“You get what you pay for” tends to be an accurate assessment. A pricey Cadillac is generally superior to its Chevrolet brethren; a steak at Outback probably tastes better than one at Sizzler; and your fancy Nike sneakers are more comfortable and durable than the generic ones at K‐mart.
But the saying does not always hold true. Government programs typically offer subpar service regardless of how well funded. Think of education spending, where there is no correlation between per‐pupil expenditures and student performance. Or the folks at the Internal Revenue Service, which provides you incorrect advice 35 percent of the time regardless whether you owe the government $2 or $20,000.
Does it have to be this way? Can government agencies perform as efficiently as for‐profit businesses?
The folks at the U.S. Office of Management and Budget think so. In fact, this week they launched a new Web site, ExpectMore.gov, to highlight efficiency (and inefficiency) in all federal programs. It’s a noble effort that could help taxpayers better understand public spending.
The great irony of ExpectMore.gov is that much of our government’s excess and bureaucratic inefficiency is attributable to those who consistently expect more from the federal government. Too many people believe that, to paraphrase the “Daily Show,” when news breaks Congress should fix it. The result is new bureaucracy piled on top of old inefficient layers of bureaucracy.
The Sarbanes‐Oxley Act of 2002 provides a telling case study. When the Enron scandal hit the news, Congress hurriedly responded with this new law: a burdensome set of regulations many experts believe does not actually improve audit quality or enhance firm performance.
The market had already severely punished Enron before Congress held a single hearing. The market also pushed Arthur Andersen to the brink of bankruptcy for its role in the scandal. But the Securities & Exchange Commission — which ignored possible warning signs at Enron for nine years — was rewarded with more funding and sophisticated new job functions. If the reward for failure is a bigger budget and more power, what is the incentive to operate efficiently?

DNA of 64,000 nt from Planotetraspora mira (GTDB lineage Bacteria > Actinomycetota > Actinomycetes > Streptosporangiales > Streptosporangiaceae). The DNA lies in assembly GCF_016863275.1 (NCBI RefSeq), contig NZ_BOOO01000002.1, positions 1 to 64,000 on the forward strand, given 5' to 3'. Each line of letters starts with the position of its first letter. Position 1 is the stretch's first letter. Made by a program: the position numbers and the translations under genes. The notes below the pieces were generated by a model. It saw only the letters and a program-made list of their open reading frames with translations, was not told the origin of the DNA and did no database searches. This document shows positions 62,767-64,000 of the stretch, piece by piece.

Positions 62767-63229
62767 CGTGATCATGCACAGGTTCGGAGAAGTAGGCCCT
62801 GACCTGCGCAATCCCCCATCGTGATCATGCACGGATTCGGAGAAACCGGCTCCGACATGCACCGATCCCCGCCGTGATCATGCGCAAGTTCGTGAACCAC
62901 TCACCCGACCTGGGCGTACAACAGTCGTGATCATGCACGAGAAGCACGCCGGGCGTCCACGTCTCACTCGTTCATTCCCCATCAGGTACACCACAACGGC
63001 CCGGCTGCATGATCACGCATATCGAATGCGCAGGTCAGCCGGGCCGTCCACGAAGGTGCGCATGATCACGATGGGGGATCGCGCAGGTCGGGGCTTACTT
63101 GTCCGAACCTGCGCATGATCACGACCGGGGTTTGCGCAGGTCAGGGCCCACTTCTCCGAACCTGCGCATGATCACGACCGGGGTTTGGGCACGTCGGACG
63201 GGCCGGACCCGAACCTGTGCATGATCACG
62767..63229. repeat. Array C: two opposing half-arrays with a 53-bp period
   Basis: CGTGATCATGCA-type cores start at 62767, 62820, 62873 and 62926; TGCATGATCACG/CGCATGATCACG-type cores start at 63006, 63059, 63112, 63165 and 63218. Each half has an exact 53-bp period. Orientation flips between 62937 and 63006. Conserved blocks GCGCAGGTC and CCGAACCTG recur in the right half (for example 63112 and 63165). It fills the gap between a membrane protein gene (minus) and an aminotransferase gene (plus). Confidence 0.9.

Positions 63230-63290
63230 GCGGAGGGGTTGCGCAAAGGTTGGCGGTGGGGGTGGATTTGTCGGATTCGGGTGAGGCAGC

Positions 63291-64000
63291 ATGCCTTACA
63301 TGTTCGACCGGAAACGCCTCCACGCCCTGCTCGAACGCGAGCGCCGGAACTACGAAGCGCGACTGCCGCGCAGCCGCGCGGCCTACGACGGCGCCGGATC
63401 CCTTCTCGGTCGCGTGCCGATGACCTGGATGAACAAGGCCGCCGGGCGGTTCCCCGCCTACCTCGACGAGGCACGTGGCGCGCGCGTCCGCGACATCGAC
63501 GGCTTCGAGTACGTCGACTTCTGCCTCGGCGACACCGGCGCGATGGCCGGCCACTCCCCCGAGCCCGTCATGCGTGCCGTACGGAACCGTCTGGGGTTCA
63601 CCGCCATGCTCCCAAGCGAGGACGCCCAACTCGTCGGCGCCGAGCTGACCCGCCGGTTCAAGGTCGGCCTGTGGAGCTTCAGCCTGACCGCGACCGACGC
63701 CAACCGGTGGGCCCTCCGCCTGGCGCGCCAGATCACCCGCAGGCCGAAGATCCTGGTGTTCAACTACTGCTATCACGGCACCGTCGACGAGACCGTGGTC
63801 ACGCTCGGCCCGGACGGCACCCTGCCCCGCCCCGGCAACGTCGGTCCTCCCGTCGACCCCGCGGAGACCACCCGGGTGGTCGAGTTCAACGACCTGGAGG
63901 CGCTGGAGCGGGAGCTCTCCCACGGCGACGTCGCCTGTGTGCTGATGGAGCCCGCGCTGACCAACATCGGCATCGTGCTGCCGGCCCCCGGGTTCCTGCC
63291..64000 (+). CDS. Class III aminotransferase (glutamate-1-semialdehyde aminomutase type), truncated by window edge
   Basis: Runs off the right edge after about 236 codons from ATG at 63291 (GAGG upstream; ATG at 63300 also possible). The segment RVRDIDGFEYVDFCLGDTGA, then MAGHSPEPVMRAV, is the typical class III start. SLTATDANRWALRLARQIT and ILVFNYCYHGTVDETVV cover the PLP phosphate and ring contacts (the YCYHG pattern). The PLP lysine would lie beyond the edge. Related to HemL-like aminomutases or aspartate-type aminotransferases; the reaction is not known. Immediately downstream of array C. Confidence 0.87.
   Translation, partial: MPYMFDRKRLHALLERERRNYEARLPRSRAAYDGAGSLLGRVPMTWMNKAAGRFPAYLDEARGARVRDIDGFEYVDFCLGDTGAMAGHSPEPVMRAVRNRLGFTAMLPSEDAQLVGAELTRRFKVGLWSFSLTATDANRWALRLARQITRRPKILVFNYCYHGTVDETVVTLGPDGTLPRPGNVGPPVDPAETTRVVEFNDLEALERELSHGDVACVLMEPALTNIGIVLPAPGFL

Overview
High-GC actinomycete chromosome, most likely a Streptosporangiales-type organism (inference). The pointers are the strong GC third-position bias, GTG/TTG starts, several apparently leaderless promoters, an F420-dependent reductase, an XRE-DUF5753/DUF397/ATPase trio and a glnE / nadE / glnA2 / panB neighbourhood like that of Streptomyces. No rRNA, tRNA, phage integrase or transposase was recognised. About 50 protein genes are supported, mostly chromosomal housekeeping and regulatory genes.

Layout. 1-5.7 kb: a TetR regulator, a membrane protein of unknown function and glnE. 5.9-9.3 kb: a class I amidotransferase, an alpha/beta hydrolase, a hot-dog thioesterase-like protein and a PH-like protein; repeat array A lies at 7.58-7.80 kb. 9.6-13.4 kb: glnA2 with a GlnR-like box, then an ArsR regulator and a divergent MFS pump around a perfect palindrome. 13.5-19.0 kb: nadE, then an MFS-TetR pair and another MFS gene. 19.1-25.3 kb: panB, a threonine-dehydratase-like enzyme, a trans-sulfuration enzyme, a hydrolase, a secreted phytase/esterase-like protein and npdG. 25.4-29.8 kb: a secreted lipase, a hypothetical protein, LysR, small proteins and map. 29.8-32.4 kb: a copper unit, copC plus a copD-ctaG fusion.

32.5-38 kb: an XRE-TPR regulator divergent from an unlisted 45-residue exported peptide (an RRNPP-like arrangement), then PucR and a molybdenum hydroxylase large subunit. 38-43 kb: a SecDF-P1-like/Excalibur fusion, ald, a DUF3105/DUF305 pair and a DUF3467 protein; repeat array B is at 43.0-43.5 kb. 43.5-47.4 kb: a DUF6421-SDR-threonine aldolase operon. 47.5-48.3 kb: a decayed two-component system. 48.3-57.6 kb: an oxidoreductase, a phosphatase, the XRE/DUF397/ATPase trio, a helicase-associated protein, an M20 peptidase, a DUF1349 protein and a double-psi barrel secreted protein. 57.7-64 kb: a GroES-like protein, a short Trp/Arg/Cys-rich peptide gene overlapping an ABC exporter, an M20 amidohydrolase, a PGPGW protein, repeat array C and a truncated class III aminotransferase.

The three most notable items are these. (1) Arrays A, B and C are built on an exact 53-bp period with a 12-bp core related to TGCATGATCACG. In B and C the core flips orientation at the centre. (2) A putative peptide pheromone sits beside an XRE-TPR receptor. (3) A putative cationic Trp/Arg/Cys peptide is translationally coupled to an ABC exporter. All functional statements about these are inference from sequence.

High gasoline prices and public discontent with paying more will probably give us another example of a failed government initiative. To “solve” this public crisis, President Bush has again bought into the false correlation between funding and efficiency. During his recent State of the Union address, he pledged a 22 percent funding increase for clean energy technologies, which would include $65 million more for solar energy and $59 million more for biomass energy.
The pursuit of cheap, clean energy is an admirable goal — but it has been pursued by Washington for nearly 30 years, and to little benefit. The federal government spent more than $20 billion from 1978 to 2004 to increase the use of clean energy, but our renewable energy consumption has actually fallen from 6.3 to 6.1 percent of total domestic energy consumption.
Few policymakers feel any need to question either the success of this program or its worthiness. When they do, they usually only hear from the bureaucrats who benefit from more funding.
Before carrying out knee‐jerk responses to the public’s concern du jour, policymakers should consider the existence and effectiveness of current programs, the necessity of federal involvement, and the economic effect of a larger, more powerful government. The public can do its part by not consistently expecting more from government so government can respond to problems that it can and should solve.
The OMB’s ExpectMore.gov Web site is well‐meant, but it won’t make much difference. Government failure should be punished because no amount of oversight, transparency or increased funding will ever prompt bureaucrats at the Department of Alchemy to turn lead into gold.